Ten Useful Tips to Deal with Your Teenager’s Behavior

They say that the older your kids are, the more headache they cause. They are happy and content holding your hand and going to the park when they are little, but once they become teenagers, you need to give them some freedom and responsibility. Unfortunately, not all teens are able to take on the task, and they will keep you on your toes, and try to outsmart you. To anticipate their every move, you have to learn more about their motivations, values, and – most importantly – friends. Below you will find ten tips on how to deal with unexpected anger, rage, or simple lack of motivation when you have teenagers.



Look for the Source of the Behavior

When your teenager is being difficult, they are likely to be struggling with something that they don’t want to talk about. They might have issues with their friends, or they got into a conflict with their teacher. You should not try and deal with the symptom, but find out more about the cause. Ask questions about their days, and talk to the school. All teens go through emotional instability, due to the hormonal changes in their body, but if they are more than strange, get professional help. Get advice from alcohol addiction treatment services to see if their behavior can be down to getting in the wrong crowd and abusing substances.


Befriend their Friends’ Parents

The best way to find out more about the life of your teen is to talk to their friends’ parents. If you become friends, you can start sharing information, and put the pieces of the puzzle together. You can also make sure that your teenager is not choosing friends who negatively influence them.


Use Praise

Instead of criticizing your teen 24 hours a day, try to find positive things about them and praise them daily. They will go defensive if you point out their mistakes, but will start trusting you if they feel appreciated. While praise is a good way of maintaining a positive relationship, don’t use it to calm them down when they are angry with you.


Set Goals and Rewards

The smartest way of dealing with teenagers is to keep clear boundaries and assume authority. One of the most common mistakes parents make is that they try to become friends with their teen, and don’t take on the role of a guardian. Set the rules and attach goals and rewards to each behavior from an early age, so your kid knows you are in charge.



Have the Talk and Be Open

Chances are your teenage child is confused about relationships and sex life, and they need guidance. The goal here is to have your voice heard over their peers’. The main reason why teenagers engage in sexual activities early is not curiosity, but peer pressure. Tell them about other people who made the wrong decision and regretted it for life. Tell them you trust them to make independent decisions, but also make it clear that you are there to support them.


Get Support from Friends and Family Members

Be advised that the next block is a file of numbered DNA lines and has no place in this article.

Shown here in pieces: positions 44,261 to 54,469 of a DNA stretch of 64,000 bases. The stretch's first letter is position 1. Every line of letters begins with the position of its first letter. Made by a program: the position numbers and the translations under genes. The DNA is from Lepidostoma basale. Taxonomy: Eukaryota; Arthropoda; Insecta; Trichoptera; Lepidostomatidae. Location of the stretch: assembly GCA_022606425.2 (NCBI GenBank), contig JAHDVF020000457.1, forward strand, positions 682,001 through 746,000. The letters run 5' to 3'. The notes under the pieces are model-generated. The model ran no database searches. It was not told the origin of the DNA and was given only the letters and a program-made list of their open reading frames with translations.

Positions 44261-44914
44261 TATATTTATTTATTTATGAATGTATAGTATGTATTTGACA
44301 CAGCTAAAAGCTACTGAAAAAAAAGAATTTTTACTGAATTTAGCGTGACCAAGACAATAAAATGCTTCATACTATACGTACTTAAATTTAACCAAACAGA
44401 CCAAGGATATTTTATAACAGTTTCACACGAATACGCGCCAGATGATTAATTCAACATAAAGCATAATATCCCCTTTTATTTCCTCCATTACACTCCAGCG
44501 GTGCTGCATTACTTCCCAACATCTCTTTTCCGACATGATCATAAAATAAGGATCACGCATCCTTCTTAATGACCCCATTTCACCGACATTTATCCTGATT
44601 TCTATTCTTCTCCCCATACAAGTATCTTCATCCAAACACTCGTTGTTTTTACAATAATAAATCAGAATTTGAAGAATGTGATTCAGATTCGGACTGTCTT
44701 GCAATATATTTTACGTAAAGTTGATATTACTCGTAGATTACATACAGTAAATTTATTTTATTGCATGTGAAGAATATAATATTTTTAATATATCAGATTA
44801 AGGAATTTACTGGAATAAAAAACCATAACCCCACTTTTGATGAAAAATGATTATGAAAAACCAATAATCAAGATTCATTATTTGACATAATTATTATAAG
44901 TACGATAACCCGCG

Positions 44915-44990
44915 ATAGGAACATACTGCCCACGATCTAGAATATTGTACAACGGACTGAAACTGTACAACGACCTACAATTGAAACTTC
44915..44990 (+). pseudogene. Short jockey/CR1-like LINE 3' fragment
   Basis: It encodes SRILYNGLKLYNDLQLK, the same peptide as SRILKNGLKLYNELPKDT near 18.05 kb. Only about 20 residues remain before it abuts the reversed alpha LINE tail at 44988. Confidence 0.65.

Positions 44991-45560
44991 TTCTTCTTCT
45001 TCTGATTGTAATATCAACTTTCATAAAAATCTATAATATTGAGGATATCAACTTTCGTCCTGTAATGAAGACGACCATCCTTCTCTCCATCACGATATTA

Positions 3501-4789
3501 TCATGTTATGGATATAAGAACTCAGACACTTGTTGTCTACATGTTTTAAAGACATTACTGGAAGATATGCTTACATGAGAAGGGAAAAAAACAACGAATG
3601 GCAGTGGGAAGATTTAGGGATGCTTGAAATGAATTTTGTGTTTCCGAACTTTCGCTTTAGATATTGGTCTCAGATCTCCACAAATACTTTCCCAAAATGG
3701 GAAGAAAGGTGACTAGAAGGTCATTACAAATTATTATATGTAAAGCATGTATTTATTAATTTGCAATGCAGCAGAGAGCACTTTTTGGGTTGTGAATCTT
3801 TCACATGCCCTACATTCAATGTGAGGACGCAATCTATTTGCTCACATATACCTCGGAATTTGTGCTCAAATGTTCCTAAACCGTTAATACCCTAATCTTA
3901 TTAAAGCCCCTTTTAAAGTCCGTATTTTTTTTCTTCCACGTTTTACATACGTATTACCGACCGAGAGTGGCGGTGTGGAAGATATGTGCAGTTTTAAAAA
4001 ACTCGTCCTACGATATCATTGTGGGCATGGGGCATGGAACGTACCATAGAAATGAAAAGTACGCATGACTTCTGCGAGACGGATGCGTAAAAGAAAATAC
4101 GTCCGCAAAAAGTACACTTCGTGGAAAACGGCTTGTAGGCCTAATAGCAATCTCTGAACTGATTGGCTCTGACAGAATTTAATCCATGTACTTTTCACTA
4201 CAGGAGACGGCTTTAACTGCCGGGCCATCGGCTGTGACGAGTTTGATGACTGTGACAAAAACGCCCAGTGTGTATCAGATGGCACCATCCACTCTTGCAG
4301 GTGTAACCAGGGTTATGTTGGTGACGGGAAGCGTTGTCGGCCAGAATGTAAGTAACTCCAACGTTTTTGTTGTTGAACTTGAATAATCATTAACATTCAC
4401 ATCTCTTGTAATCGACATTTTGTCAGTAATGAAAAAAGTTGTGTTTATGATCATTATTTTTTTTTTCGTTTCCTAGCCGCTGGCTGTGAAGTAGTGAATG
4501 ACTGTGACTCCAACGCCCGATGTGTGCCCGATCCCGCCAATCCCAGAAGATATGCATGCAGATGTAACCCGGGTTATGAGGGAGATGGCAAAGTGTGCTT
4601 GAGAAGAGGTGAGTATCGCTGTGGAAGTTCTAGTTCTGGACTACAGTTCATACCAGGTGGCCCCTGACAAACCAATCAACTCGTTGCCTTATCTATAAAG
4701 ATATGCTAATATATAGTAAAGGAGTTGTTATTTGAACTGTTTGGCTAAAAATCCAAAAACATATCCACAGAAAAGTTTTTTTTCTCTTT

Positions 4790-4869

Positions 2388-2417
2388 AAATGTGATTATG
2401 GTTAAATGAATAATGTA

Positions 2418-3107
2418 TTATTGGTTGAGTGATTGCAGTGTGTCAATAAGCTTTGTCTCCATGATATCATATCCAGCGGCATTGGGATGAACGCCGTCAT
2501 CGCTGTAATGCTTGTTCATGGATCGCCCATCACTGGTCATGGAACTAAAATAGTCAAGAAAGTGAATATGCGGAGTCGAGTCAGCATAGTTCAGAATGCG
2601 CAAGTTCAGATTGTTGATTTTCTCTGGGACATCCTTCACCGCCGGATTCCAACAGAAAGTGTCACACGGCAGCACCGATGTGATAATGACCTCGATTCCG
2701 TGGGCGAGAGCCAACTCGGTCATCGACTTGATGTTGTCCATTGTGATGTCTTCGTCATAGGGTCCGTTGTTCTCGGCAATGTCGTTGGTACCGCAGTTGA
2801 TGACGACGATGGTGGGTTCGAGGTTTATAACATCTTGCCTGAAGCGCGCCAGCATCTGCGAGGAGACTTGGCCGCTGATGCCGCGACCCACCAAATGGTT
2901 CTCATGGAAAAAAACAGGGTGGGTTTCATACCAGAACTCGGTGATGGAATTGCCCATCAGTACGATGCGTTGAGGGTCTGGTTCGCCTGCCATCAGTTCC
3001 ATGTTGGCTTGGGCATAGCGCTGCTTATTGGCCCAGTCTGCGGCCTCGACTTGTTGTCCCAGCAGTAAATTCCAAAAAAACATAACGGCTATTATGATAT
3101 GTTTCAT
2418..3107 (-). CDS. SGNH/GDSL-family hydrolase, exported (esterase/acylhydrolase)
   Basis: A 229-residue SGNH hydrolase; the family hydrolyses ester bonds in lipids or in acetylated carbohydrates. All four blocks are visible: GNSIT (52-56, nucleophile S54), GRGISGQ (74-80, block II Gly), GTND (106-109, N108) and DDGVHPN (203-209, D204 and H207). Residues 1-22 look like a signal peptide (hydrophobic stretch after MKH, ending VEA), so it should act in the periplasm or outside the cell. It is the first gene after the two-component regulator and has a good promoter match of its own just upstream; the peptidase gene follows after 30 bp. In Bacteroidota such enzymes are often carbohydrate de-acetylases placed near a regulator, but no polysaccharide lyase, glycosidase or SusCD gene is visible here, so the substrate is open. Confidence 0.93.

If you are a single parent, you are likely to be overpowered by your emotional teenager. You might be working long hours, and would rather give up an argument than deal with your child not talking to you for days. Other people, such as friends and family members will not have the same level of emotional attachment, and they can help you out. Chances are that at one point all teenagers would rather trust a stranger than their own parents.


Find them a Sport or Hobby

To help them achieve emotional stability, and release stress, you can find out which sports they are interested in and help them find a club where they can spend time with people of their own age, and be supervised, instead of roaming the streets all night. Ask their teachers what they are good at, and what they are most interested in, and partner with them to take their interest to the next level.



Help them Find a Job

If you are dealing with a teenager who is demanding independence, the best thing you can do is help them write a CV and look out for opportunities to work a few hours a week. Make it clear that they can only work if this doesn’t affect their education. This intervention can help them develop a healthy self-respect, and teach them essential budgeting skills. They will need to grow up fast to cope with their responsibilities.


Don’t Ask Direct Questions They Can Avoid

Teenagers are not famous of answering straight to direct questions. Instead, ask about their day, their friends, and the journey to school. Talk about teachers, and learn about their favorite games, TV programs, and movies. Talk about your teenage years and your goals, and they might come back with a comment that gives you clues what is going on with their lives. If you ask “which is your favorite subject” they will say “I don’t know”. But if you ask which books they are reading in English, they can open up and show interest.


Don’t Look Judgmental

Teenagers hate being labeled and judged. They are in the process of developing their identity, and are working hard to become a unique person. They don’t want you to assume that they are doing something for this or that reason. Don’t judge their behavior, but ask questions instead. If they get into trouble in school, don’t say that you told them to sit tight and listen. Instead, ask questions and find out more about the circumstances. You will help them open up. Then you can ask them if they believe they could have handled the situation better. Don’t tell them what they should have done, but let them come to the conclusion.


Raising teenagers often feels like walking on eggshells. You never know when they will snap at you or you will bring up a topic they don’t want to talk about. Don’t try to be their friend, but know who they hang out with. Don’t judge them, but guide them through their journey towards self-discovery.


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